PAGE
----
Here is my Saturday column.
The NFL draft is less than one month away. It’s time to take stock of the 49ers’ needs.
They have an awful lot. I count 10 — wide receiver, tight end, running back, backup quarterback, offensive line, left defensive end, backup outside linebacker, “Mike” inside linebacker, cornerback and backup safety. I might have missed a couple.
Let’s focus on the Niners’ five biggest needs. Here they are in ascending order of importance.
5. Wide Receiver
Before the 49ers signed Torrey Smith, wide receiver might have been the Niners’ biggest need.
Now, the Niners have the best wide-receiver tandem in the NFC West. Last season, Boldin and Smith caught 132 passes, made 16 touchdown catches and gained 1,829 receiving yards combined. No other duo in the division came close to producing those numbers.
Boldin and Smith are a winning combination — they won a Super Bowl together with Ravens in 2013. But Boldin will be a free agent in 2016. He might not want to re-sign with the Niners, and the Niners might not want to re-sign him. He turns 36 in 2016.
The Niners should plan ahead and draft a replacement a year before Boldin hits free agency. The Niners can find a replacement in Round 3 or Round 4. Good receivers usually fall to Round 3 and Round 4.
The 49ers didn’t lose one starting cornerback this offseason, they lost two. Chris Culliver signed with the Washington Redskins, and Perrish Cox signed with the Tennessee Titans.
As of now, the Niners’ replacement cornerbacks are Tramaine Brock and Shareece Wright. They’re solid, maybe even better than Culliver and Cox. But they’re not great. They have problems.
Wright has been in the NFL four seasons and has intercepted just one pass. Brock has been in the NFL five seasons and has played just 1,125 snaps — slightly more than one full season. Last season, he played only 84 snaps.
Brock was the Niners’ No. 1 cornerback last year in training camp, but he broke down as soon as the season began. Week 1, he suffered a turf-toe injury. Week 10, he pulled his hamstring.
Even if he stays healthy next season, he is not a shutdown corner. Super Bowl teams usually have one shutdown corner. Both Super Bowl teams last season had one. The Seahawks had Richard Sherman, and the Patriots had Darrelle Revis.
If the Niners want one, they’ll have to draft one in the first round — corners are in demand. Unfortunately, the Niners have three needs more pressing than cornerback.
3. Offensive Line
The whole line is shaky.
It might be pretty good if Anthony Davis stays healthy and if Daniel Kilgore’s broken leg recovers and if Brandon Thomas’ torn ACL doesn’t tear again. But that’s a lot of ifs.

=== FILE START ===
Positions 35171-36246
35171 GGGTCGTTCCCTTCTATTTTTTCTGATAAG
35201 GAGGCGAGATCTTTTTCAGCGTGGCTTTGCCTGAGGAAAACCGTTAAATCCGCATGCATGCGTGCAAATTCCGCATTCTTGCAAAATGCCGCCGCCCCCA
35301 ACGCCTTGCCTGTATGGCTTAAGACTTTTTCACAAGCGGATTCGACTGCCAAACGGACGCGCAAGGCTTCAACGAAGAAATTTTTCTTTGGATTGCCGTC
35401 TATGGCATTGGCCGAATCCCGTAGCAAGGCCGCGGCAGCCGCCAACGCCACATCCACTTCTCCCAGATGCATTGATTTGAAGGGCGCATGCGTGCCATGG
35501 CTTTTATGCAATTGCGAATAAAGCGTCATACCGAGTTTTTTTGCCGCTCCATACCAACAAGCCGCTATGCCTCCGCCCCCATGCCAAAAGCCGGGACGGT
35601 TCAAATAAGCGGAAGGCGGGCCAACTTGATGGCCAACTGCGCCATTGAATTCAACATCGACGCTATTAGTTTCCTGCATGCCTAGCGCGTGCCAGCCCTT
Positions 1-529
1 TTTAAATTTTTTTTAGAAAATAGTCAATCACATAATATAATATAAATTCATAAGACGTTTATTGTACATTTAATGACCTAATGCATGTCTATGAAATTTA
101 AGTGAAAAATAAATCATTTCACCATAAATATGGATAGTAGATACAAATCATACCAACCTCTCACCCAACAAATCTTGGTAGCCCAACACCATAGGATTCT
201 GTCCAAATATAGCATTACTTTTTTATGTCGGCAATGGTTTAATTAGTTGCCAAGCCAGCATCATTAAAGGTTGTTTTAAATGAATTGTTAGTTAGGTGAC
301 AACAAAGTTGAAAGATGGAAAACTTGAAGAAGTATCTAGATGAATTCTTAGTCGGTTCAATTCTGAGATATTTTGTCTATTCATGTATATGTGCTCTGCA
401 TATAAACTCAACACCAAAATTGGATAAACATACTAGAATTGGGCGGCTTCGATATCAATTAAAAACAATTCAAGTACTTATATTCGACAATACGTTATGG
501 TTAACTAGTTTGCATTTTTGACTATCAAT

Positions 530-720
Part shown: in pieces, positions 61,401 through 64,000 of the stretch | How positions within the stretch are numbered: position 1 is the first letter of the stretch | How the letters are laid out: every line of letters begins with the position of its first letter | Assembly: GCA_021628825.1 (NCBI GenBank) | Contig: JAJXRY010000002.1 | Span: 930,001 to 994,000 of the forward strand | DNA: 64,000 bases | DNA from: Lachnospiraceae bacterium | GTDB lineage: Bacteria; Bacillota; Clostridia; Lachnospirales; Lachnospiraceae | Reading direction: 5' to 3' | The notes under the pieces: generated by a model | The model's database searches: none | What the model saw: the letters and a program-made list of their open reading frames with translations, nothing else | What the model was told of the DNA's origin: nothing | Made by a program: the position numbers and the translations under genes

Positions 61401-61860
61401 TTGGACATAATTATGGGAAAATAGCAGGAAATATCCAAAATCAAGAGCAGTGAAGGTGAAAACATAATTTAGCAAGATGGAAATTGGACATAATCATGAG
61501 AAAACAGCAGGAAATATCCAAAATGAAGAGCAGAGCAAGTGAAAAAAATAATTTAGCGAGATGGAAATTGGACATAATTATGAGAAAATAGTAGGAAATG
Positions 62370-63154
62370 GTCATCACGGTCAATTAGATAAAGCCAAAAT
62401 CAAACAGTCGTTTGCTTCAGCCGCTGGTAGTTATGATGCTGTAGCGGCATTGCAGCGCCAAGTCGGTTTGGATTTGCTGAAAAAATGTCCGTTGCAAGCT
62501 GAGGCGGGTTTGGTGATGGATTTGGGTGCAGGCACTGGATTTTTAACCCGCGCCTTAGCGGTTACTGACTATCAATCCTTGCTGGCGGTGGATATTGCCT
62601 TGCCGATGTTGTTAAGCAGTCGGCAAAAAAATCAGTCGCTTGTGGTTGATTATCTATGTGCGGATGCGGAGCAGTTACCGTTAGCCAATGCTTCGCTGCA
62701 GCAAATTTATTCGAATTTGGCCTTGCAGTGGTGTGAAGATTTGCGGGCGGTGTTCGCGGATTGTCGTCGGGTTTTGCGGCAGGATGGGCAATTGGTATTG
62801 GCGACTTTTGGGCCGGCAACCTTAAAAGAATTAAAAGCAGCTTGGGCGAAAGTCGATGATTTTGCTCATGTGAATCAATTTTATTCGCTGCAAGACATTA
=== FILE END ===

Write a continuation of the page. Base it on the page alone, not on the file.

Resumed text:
Here’s another — if just one of those three guys gets hurt, the Niners’ offensive line will crumble, just like last season.
The offensive line is the foundation of any offense. Three-fifths of the 49ers’ foundation has cracks. It doesn’t pass inspection. The other two-fifths aren’t so sturdy, either. Joe Staley turns 31 in August, and Alex Boone will be a free agent in 2016. The 49ers rarely re-sign guards. Boone could be a goner.
The Niners need someone who can play all over the offensive line, not just one position.
2. Tight End
The Niners have the best wide-receiver duo in the division, but they also have the worst tight-end duo in the division, maybe the entire league.
Last season, Vernon Davis and Vance McDonald caught only 28 passes combined. Frank Gore and Carlos Hyde caught 30, and they’re running backs.
Davis is slowing down. He is a bad route-runner who relies on speed to get open. Without speed, he’s nothing. Last season, he was a poor receiver and a poor blocker. He turned 31 in January.
McDonald can block but he can’t catch. He’s like a second fullback or a sixth offensive lineman. When he plays, the opposing defense knows he isn’t getting the ball. But he doesn’t always play. He missed eight games last season with a back injury.
The Niners need a tight end, not a run-blocking specialist with a bad back. Only a few good tight ends are in the upcoming draft — Clive Walford, Maxx Williams and Devin Funchess. Experts expect them to get picked in Round 2.
1. Inside Linebacker
The Niners defense features two inside linebackers. One is called the “Jack,” the other is called the “Mike.”
NaVorro Bowman is the “Jack.” Before he retired, Patrick Willis was the “Mike.” The Niners need a “Mike.”
The “Mike” is a more physically demanding position than the “Jack.” The “Jack” has it easy. He lines up directly behind a defensive tackle — football coaches say the “Jack” is “stacked” behind the defensive tackle.
“Jack” is short for “Stack Linebacker.” The defensive tackle wrestles the left guard so the “Jack” doesn’t have to. The defensive tackle protects the “Jack,” gives him room to roam.
The “Mike” gets no protection. He does not line up behind a defensive tackle. The “Mike” lines up directly across from the opposing team’s right guard. There is no one between them.
The “Mike” has to be stout to absorb hits from that 300-pound right guard, and fast to cover the tight end. Only two linebackers in the upcoming draft can do both of those things — Vic Beasley and Stephone Anthony.
The Niners probably won’t get Beasley. He is one of the best players in the draft, likely a top-10 pick. The Niners pick 15th.
Anthony should be available in Round 2. If the 49ers don’t get him, they’ll have to draft two “Mike” linebackers — a run-stopping specialist and a pass-coverage specialist.
Grant Cohn writes sports columns and the “Inside the 49ers” blog for The Press Democrat’s website. You can reach him at firstname.lastname@example.org.